Sunday, November 16, 2014

    "Time Marches On”

“There are three deaths. The first is when the body ceases to function. The second is when the body is consigned to the grave. The third is that moment, sometime in the future, when your name is spoken for the last time.”
                                                                   Sum: Forty Tales from the Afterlives
                                                                                                 by David Eagleman


   Imagine a pill that could change a person’s perception of time. Well, you don’t have to imagine, you are probably on one right now. Anti-depressants, the diet of most westerners creates a lack of anxiety (the endless stress) and a hum of limitless energy that doesn’t need to be consumed. Anxiety is at its core the perception of time’s encroaching march that never wavers, never stumbles. But what about a relativity pill that can accelerate and decelerate time as per the sensory manifold? The conscious would be intact, under the effects of this pill we could count off seconds in this manifold absolutely convinced if we were viewing the second hand of analog clock we would be in sync with its mechanics. but reality as our immediate horizon of understanding is moving slower, perhaps 1 day per second . For every day I spend in this state only a second goes by in reality. The effects of the pill wears off and I re-sync, for me 4 years have gone by but only 24 minutes have passed in my environs. In affect, I have served a prison sentence within my own consciousness while exerting no financial, emotional or carbon footy difficulty on the world around me. This pill is the nightmare pill, a self-contained Guantanamo Bay that requires no hunger-strike force-feeding, no election season political stance, no galvanized attention paid forward by a sleepy populace. Is it possible? Better living through chemistry?
     In the 2012 film, Karl Urban's Dredd a drug called “Slo-Mo" is illegally dealt in a housing complex called "Peach Trees," it allows the user exactly this experience and obviously the benefits are there. Imagine a state of orgasm that instead of lasting 30 seconds lasted a day, or 10 days in consciousness, then imagine as the the film does, a man shot and falling off a balcony on this drug, experience a near instantaneous death for hours and hours of pure agony. An explanation/re-evauation of heaven and hell involved the brain going into a prolonged dream state at the moment of death, the last though you have as you die was to be lived in dream time, possible forever. This was the conceit of Christopher Nolan's movie Inception, and more recently, the relativity of time takes center stage in the plot of Interstellar, where not only does the dramatic focus of experiencing time separate a father and daughter, the notion of love as a quantum force that transcends space-time or at very least, can manipulate space time is explored. We can write off space time as side effect of sentient awareness. Animals are free to live without the knowledge of their deaths on pure instinct and satisfaction but human’s were gifted/cursed with the countdown of time to propel them toward excellence in the face of adversity, story telling against solitude, dialogue against dogma.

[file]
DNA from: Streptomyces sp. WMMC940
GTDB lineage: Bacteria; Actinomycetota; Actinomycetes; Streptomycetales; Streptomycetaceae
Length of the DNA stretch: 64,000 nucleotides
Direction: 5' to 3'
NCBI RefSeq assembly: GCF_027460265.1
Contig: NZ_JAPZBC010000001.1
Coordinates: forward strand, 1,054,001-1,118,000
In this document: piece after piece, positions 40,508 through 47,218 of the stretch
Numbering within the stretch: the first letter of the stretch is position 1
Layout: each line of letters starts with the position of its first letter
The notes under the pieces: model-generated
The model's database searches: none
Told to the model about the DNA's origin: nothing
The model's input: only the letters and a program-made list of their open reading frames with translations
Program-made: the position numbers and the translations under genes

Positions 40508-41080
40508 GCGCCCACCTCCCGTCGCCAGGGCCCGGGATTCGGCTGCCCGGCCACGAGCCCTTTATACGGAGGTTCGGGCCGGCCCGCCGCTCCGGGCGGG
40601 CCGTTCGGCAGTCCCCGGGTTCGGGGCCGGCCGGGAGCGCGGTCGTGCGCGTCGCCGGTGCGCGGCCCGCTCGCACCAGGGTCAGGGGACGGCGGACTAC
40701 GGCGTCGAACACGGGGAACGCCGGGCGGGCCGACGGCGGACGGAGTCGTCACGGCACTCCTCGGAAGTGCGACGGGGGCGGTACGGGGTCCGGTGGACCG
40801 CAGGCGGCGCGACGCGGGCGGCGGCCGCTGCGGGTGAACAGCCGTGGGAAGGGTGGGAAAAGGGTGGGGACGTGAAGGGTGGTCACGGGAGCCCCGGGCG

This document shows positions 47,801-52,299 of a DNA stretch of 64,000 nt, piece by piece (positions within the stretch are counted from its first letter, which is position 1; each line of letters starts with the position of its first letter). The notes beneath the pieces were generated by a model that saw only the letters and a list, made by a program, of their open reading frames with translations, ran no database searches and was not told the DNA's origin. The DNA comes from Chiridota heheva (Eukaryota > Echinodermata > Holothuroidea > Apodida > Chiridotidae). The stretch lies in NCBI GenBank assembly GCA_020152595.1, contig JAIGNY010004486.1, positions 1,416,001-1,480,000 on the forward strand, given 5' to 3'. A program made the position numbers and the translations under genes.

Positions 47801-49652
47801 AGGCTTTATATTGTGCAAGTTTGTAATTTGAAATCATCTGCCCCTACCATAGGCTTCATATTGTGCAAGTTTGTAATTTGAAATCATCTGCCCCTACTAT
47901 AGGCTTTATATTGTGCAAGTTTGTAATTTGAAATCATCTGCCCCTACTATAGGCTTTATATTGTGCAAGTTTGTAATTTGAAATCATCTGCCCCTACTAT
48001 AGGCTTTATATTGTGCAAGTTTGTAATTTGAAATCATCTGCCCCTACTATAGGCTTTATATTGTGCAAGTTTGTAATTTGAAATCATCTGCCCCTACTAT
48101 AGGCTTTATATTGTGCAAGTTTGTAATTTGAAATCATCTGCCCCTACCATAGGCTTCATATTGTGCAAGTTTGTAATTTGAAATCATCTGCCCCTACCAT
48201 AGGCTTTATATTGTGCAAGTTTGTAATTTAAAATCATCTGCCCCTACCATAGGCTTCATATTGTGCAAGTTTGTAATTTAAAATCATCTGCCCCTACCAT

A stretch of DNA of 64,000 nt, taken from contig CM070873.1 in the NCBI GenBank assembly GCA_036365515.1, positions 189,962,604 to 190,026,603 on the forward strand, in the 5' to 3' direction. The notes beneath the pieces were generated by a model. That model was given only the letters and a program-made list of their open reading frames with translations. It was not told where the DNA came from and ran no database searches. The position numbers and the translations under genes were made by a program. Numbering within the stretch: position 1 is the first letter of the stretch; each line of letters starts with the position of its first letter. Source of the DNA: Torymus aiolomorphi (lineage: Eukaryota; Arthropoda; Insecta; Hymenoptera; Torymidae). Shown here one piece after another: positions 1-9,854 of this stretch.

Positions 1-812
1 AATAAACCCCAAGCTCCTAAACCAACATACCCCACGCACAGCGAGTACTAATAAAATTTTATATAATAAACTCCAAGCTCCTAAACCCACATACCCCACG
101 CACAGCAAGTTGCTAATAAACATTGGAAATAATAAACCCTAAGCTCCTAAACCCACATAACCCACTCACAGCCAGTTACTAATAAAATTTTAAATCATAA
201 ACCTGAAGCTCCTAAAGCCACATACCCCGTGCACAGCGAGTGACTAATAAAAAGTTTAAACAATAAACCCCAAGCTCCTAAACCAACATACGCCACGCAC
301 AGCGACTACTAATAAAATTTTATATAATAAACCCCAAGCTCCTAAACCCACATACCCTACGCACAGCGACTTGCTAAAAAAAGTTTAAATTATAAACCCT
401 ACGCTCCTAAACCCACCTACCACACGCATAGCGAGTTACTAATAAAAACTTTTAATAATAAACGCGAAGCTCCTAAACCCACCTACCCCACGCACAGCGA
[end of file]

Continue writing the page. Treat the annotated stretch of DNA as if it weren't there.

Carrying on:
Space-time and evolution: is there a possible force in the universe that we associate with consciousness or will-power that acts to bring large scale forces into creation against the undeniable law of entropy? Why is there complexity if everything in the universe is pulled toward decay and collapse? How does the eventual heat death of the universe appear as an end, did we in fact come from an infinite complexity and life on this planet is a result of some prolonged entropy? Our perception of time and the course of evolution invariably sees entropy being defeated for complexity. Thus the mystery that leads to spirituality and religion, why is something other that nothing? The teacup leaps from the floor and reassembles on the table with every birth, with every invention, with every moment of justice and art that survives its terrible age.
   The ability to control the perception of time is integral to human experience. When we watch superhero TV shows and films, the protagonist the ability to perform tasks faster or perceive threats and respond effectively in a space of time most humans would find overwhelming. The hero sees a punch being thrown but in slow-motion, they react faster than an average person would, often portrayed in a hyper-stylized exaggeration of the skills used by let’s say a highly trained juggler who can catch objects with ease or the player's ability to maintain Matrix-jujitsu multi-tasking survival in video games. The notion of ”thinking on your feet" which can allow one to defeat an opponent in a mere debate is a simple of expression of collapsing the pressures of time to one’s advantage.  The question becomes, are we as a species preparing ourselves or forcing ourselves to change the way we can experience time as a preparation for our next stage of evolution? More importantly, is there a qualia to time? Kant’s evaluation of the sensory manifold makes space and time analytic intuitions, they are primary ground, the baseline of our brain’s lie detector. But as cloistered Mary may have never experienced a certain shade of blue, how do I know that meal was as a fast and as vast for you as it was for me?